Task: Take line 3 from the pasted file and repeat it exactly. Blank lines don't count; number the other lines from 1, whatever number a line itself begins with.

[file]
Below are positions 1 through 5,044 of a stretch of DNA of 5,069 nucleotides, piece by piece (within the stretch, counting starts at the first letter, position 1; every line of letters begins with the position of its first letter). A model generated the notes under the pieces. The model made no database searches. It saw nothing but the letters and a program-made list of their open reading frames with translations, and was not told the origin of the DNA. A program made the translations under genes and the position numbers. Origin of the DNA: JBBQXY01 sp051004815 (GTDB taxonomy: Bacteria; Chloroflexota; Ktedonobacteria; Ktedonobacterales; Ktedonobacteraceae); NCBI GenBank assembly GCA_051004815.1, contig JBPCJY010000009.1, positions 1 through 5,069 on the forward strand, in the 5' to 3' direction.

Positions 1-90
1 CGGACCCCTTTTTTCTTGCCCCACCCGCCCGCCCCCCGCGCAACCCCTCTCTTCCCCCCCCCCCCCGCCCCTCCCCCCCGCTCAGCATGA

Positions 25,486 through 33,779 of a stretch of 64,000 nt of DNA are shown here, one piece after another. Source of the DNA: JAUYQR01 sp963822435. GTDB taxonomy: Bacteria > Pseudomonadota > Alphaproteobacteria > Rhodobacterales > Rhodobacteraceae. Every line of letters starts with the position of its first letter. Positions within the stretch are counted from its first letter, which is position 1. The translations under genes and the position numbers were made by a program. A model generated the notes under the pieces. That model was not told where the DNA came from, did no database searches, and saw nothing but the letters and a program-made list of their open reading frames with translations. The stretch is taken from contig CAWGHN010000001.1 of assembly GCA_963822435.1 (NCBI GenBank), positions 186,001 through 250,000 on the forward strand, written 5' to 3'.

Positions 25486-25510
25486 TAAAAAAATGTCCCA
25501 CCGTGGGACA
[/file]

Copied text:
1 CGGACCCCTTTTTTCTTGCCCCACCCGCCCGCCCCCCGCGCAACCCCTCTCTTCCCCCCCCCCCCCGCCCCTCCCCCCCGCTCAGCATGA